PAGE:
In this Book

  • The Global Spanish Empire: Five Hundred Years of Place Making and Pluralism
  • Edited by Christine D. Beaule and John G. Douglass
  • 2020
  • Book
  • Published by: University of Arizona Press
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summary

The Spanish Empire was a complex web of places and peoples. Through an expansive range of essays that look at Africa, the Americas, Asia, the Caribbean, and the Pacific, this volume brings a broad range of regions into conversation. The contributors focus on nuanced, comparative exploration of the processes and practices of creating, maintaining, and transforming cultural place making within pluralistic Spanish colonial communities.

The Global Spanish Empire argues that patterned variability is necessary in reconstructing Indigenous cultural persistence in colonial settings. The volume’s eleven case studies include regions often neglected in the archaeology of Spanish colonialism. The time span under investigation is extensive as well, transcending the entirety of the Spanish Empire, from early impacts in West Africa to Texas during the 1800s. The contributors examine the making of a social place within a social or physical landscape. They discuss the appearance of hybrid material culture, the incorporation of foreign goods into local material traditions, the continuation of local traditions, and archaeological evidence of opportunistic social climbing. In some cases, these changes in material culture are ways to maintain aspects of traditional culture rather than signifiers of new cultural practices.

The Global Spanish Empire tackles broad questions about Indigenous cultural persistence, pluralism, and place making using a global comparative perspective grounded in the shared experience of Spanish colonialism.

Contributors

Stephen Acabado
Grace Barretto-Tesoro
James M. Bayman
Christine D. Beaule
Christopher R. DeCorse
Boyd M. Dixon
John G. Douglass
William R. Fowler
Martin Gibbs
Corinne L. Hofman
Hannah G. Hoover
Stacie M. King
Kevin Lane
Laura Matthew
Sandra Montón-Subías
Natalia Moragas Segura
Michelle M. Pigott
Christopher B. Rodning
David Roe
Roberto Valcárcel Rojas
Steve A. Tomka
Jorge Ulloa Hung
Juliet Wiersema

Table of Contents

  1. Cover
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  1. Title Page, Copyright, Dedication
  2. pp. i-vi
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  1. Contents
  2. pp. vii-viii
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  1. List of Illustrations
  2. pp. ix-xii
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  1. Acknowledgments
  2. pp. xiii-xiv, 1-2
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  1. Introduction: Place Making and Pluralism in the Global Spanish Empire
  2. Christine D. Beaule and John G. Douglass
  3. pp. 3-30
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  1. 1. Contact, Colonialism, and the Fragments of Empire: Portugal, Spain, and the Iberian Moment in West Africa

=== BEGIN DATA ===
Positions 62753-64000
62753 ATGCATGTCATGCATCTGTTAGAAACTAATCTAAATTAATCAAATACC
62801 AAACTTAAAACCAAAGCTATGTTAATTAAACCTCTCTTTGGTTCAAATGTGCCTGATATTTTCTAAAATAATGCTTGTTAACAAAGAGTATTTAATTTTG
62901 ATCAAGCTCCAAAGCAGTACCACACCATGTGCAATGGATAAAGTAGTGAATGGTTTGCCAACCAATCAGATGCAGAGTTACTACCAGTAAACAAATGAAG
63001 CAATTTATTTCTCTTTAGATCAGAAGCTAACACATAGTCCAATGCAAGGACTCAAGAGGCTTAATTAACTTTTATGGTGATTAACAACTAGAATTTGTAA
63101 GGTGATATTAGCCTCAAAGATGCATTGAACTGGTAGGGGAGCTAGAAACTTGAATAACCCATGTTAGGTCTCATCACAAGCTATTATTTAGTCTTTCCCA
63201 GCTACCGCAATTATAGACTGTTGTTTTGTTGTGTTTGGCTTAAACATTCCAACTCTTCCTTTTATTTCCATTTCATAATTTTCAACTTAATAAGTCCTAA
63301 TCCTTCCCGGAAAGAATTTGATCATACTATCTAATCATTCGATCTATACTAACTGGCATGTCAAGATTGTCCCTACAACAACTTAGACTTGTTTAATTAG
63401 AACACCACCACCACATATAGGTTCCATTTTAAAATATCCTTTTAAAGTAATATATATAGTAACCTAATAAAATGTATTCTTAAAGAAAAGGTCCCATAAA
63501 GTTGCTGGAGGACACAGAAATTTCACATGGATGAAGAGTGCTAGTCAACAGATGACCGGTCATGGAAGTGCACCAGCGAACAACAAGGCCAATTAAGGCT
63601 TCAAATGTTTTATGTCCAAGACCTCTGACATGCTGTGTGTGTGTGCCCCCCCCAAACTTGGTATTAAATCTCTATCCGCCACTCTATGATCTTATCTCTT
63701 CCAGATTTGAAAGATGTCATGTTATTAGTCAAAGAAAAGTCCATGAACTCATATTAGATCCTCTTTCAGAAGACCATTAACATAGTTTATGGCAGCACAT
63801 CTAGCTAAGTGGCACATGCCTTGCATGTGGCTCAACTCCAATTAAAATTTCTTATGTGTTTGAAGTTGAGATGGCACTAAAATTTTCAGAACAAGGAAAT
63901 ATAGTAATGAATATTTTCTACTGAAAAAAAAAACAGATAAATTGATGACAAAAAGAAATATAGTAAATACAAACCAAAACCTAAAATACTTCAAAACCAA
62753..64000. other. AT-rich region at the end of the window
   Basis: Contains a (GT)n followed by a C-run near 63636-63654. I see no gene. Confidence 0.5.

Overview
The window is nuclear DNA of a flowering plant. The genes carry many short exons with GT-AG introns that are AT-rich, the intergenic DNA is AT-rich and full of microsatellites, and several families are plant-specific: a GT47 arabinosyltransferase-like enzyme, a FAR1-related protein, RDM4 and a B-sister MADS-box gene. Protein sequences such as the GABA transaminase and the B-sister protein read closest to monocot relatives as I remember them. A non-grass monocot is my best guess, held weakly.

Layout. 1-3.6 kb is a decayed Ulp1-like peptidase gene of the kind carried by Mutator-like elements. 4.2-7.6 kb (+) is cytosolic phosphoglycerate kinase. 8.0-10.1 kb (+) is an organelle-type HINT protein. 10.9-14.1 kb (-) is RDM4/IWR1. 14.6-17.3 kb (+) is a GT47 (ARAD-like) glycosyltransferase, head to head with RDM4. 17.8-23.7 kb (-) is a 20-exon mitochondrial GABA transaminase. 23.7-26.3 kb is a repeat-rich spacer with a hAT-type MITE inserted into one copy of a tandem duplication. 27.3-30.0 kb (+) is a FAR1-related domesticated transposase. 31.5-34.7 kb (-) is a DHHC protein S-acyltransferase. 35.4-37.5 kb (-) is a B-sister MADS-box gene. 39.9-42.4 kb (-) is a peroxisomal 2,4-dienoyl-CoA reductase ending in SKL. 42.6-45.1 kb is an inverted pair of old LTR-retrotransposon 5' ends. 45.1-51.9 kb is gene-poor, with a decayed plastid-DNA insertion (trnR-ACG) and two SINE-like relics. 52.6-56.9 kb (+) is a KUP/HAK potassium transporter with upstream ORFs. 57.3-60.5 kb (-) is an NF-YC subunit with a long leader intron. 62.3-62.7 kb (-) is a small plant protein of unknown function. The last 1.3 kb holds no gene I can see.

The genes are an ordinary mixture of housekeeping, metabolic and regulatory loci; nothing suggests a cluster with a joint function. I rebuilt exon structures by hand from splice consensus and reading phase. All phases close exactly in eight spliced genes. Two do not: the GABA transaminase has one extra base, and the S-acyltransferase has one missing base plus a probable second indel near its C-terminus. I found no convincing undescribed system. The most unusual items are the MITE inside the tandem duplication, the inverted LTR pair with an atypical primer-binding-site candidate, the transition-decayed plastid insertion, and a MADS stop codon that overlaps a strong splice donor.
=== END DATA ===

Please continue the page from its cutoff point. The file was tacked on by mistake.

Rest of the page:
2. Christopher R. DeCorse
  3. pp. 31-54
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  1. 2. Colonization, Transformations, and Indigenous Cultural Persistence in the Caribbean
  2. Corinne L. Hofman, Roberto Valcárcel Rojas, and Jorge Ulloa Hung
  3. pp. 55-82
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  1. 3. Native American Responses to Spanish Contact and Colonialism in the American South
  2. Christopher B. Rodning, Michelle M. Pigott, and Hannah G. Hoover
  3. pp. 83-104
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  1. 4. Pluralism and Persistence in the Colonial Sierra Sur of Oaxaca, Mexico
  2. Stacie M. King
  3. pp. 105-129
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  1. 5. A Tense Convivencia: Place Making, Pluralism, and Violence in Early Spanish Central America
  2. Laura Matthew and William R. Fowler
  3. pp. 130-149
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  1. 6. When the Saints Go Marching In: Religious Place Making during the Early Spanish Colonial Period in the Central Andes, 1532-1615
  2. Kevin Lane
  3. pp. 150-175
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  1. 7. The People of Solomon: Performance in Cross-Cultural Contacts between Spanish and Melanesians in the Southwest Pacific, 1568 and 1595
  2. Martin Gibbs and David Roe
  3. pp. 176-199
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  1. 8. Places, Landscapes, and Identity: Place Making in the Colonial Period Philippines
  2. Stephen Acabado and Grace Barretto-Tesoro
  3. pp. 200-221
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  1. 9. Colonial Surveillance, Lånchos, and the Perpetuation of Intangible Cultural Heritage in Guam, Mariana Islands
  2. James M. Bayman, Boyd M. Dixon, Sandra Mont\xC3\xB3n-Sub\xC3\xADas, and Natalia Moragas Segura
  3. pp. 222-241
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  1. 10. Contested Geographies: Place-Making Strategies among the Indigenous Groups of South Texas and Northeastern Mexico
  2. Steve A. Tomka
  3. pp. 242-266
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  1. 11. Importing Ethnicity, Creating Culture: Currents of Opportunity and Ethnogenesis along the Dagua River in Nueva Granada, ca. 1764
  2. Juliet Wiersema
  3. pp. 267-290
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  1. Contributors
  2. pp. 291-294
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  1. Index
  2. pp. 295-305
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Additional Information

ISBN
9780816541386
Related ISBN(s)
9780816540846
MARC Record
OCLC
1151104121
Pages
319
Launched on MUSE
2020-04-19
Language
English
Open Access
Yes
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